Cybersecurity Has a Staffing Problem, and the Solution Is Women
In this article
According to Gartner, women currently represent about 20 percent of people working in the field of cybersecurity. If my math is correct, this means 80 percent of the cybersecurity workforce are men. Though this is a drastic delta, this is by no means surprising as a woman in cybersecurity.
The majority of security industry veterans are men, as are my security colleagues and our customers. Women are definitely represented in the industry, but if we're going to fill all of the current and future roles we must entice women in the workforce to join cybersecurity in drastically higher numbers. The question is, how?
The Department of Labor released data showing 2019 as the first time women held more jobs in the workforce than men. If women have a greater presence in the workforce than ever before, why don't we see a more even distribution between men and women in cybersecurity?
I've identified three key area where changes should be made in order to show the majority of the workforce (women) that not only is cybersecurity an option, but that it should be their first choice.
How is cybersecurity portrayed?
When you think of a hacker, what comes to mind? Do you think of a woman wearing a black hat, driven to bring the world to its knees? If you answered no, you are not alone. Hackers, or adversaries, are almost always portrayed as men. There are women hackers out there but the messaging to the world — be it in commercials or movies — is that hackers are bad guys. When you think of someone coming to investigate a cybercrime, inexorably do you think of the "men in suits"?
If it's intentional because the majority of cyber professionals are men, or if it's subconscious — cybersecurity has historically depicted itself as a male-dominated space. This messaging isn't lost on people who aren't as familiar with the industry.
If you asked someone on the street what "cybersecurity" was, you would get "hackers" or something that looks and feels very technical. In actuality, there are many different cybersecurity opportunities that don't need a deep technical background, but that is not the message our industry is giving the workforce.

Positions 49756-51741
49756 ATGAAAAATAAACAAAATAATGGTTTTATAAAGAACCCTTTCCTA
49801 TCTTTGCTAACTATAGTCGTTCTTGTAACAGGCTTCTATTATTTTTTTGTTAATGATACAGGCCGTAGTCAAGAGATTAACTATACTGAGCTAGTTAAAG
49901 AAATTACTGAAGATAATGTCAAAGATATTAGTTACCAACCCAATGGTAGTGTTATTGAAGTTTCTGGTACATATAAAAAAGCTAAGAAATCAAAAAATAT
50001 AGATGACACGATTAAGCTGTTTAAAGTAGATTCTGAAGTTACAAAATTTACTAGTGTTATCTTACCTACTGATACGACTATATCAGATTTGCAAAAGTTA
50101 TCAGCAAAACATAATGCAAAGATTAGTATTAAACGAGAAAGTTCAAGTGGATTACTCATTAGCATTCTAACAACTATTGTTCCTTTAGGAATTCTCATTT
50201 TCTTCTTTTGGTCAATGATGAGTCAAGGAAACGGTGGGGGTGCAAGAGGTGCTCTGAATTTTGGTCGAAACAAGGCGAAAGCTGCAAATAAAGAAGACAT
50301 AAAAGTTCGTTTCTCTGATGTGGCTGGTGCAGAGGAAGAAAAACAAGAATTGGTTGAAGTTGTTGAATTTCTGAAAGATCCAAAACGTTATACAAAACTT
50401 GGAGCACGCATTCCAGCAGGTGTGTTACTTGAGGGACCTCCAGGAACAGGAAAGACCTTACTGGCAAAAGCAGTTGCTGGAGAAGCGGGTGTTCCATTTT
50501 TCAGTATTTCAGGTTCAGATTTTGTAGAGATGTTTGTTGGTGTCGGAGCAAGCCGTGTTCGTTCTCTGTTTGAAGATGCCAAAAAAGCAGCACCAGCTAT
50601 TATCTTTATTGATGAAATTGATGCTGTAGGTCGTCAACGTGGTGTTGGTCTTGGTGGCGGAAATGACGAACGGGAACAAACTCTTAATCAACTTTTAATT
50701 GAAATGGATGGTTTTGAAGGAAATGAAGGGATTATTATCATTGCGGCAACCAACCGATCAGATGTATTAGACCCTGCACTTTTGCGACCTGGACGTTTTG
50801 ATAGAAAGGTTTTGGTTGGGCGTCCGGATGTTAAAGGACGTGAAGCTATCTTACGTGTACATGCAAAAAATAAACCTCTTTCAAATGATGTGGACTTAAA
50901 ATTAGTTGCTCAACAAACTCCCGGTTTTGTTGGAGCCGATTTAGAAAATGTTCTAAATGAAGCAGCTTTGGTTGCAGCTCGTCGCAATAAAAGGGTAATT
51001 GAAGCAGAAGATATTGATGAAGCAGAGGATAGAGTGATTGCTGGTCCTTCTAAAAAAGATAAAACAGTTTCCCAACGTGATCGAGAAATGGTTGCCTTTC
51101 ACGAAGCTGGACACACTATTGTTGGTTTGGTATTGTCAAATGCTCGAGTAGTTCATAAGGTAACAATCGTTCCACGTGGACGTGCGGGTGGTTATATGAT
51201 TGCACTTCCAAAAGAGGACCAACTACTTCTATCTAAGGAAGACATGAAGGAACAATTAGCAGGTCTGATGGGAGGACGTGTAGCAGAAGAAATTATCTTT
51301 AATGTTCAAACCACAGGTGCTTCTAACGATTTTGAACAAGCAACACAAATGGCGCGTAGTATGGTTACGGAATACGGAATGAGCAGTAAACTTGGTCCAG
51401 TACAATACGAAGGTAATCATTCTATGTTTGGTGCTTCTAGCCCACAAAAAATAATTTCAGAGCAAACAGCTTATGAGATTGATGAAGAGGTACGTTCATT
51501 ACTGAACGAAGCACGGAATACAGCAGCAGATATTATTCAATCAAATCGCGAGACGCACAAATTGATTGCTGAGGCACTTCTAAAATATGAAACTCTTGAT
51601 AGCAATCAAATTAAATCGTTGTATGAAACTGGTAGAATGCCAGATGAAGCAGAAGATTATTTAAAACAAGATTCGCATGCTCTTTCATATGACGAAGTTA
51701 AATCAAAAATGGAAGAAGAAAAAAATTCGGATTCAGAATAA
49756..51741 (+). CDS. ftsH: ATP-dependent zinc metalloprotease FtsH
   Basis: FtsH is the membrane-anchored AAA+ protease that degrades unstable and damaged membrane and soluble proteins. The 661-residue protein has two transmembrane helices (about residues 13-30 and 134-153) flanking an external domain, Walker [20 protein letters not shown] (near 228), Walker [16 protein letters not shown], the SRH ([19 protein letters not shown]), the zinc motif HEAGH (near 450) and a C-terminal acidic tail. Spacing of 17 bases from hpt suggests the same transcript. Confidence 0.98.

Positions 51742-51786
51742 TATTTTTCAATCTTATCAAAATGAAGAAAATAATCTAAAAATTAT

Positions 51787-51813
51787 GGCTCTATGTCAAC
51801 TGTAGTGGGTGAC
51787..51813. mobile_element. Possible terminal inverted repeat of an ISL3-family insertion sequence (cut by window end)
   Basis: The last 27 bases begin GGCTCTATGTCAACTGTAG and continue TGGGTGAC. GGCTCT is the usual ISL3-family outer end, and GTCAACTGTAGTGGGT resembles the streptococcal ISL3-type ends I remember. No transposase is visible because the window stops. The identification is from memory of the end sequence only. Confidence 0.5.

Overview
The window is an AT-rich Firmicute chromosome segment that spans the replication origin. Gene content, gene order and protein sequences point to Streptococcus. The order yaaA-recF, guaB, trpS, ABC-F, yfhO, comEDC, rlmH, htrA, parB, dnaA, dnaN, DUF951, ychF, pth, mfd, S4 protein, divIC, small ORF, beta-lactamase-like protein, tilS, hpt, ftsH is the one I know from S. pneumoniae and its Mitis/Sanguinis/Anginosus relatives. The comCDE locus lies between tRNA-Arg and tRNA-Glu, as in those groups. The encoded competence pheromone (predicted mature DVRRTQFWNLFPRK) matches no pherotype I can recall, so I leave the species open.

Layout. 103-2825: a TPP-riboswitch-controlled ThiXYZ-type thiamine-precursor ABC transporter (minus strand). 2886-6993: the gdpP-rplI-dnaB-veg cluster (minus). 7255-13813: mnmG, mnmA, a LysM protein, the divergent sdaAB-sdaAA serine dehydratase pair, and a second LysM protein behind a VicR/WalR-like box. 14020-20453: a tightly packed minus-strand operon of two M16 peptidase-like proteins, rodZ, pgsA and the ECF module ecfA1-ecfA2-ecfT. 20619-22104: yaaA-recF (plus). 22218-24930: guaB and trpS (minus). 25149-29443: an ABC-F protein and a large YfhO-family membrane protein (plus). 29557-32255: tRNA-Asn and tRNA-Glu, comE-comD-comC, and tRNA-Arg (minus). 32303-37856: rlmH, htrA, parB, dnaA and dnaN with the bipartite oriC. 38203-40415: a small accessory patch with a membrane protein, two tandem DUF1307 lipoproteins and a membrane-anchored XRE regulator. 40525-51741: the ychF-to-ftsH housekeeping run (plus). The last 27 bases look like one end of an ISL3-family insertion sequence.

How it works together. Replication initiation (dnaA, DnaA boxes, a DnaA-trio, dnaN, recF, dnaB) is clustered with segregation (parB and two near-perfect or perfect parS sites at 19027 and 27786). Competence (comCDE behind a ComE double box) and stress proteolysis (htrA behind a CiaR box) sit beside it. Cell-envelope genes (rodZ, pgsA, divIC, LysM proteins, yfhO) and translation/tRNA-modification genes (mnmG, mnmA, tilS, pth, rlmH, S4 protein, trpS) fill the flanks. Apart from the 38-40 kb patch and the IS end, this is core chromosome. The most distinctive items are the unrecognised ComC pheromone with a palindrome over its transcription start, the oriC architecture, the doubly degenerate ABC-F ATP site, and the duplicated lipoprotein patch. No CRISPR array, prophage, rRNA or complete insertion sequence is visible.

Cybersecurity impacts all of us, man or woman, and with around 3.5 million current job openings, it needs a deep pool of qualified resources now more than ever. With cybersecurity being a major factor in all we do — eating, sleeping (think smart mattresses that record your sleep patterns in an application), traveling, shopping — communicating a broad message to a diverse audience is a must.
If we want to bridge this gap, we need to take a look at not only how we are messaging cyber to the world, but how we are messaging cyber to the workforce.
From STEM to stern
When fighting a battle at sea, ships require more than just deckhands. There are engineers, cooks, doctors, chaplains — the list goes on. These are critical components required to ensuring success of the battle at hand. Why would cyber be any different?
The trend that I'm seeing is an industry focused on recruiting an engineer to do the job of a doctor. We should look at recruiting BOTH, not just one, and then squeezing where they're needed. If they're kind of a doctor, is that good enough?
A 2018 Nature article points out: "Although both female and male employees train extensively in computer science, information and engineering, women's degrees are more likely to come from fields such as business, mathematics and social science."
I've personally seen when recruiting for positions that the marketing of those roles is aimed at candidates strictly with technical backgrounds and degrees.
Non-technical specialties like risk analysis, policy and governance are fundamental to a strong, successful cyber program — one could argue that these are the foundation of cybersecurity.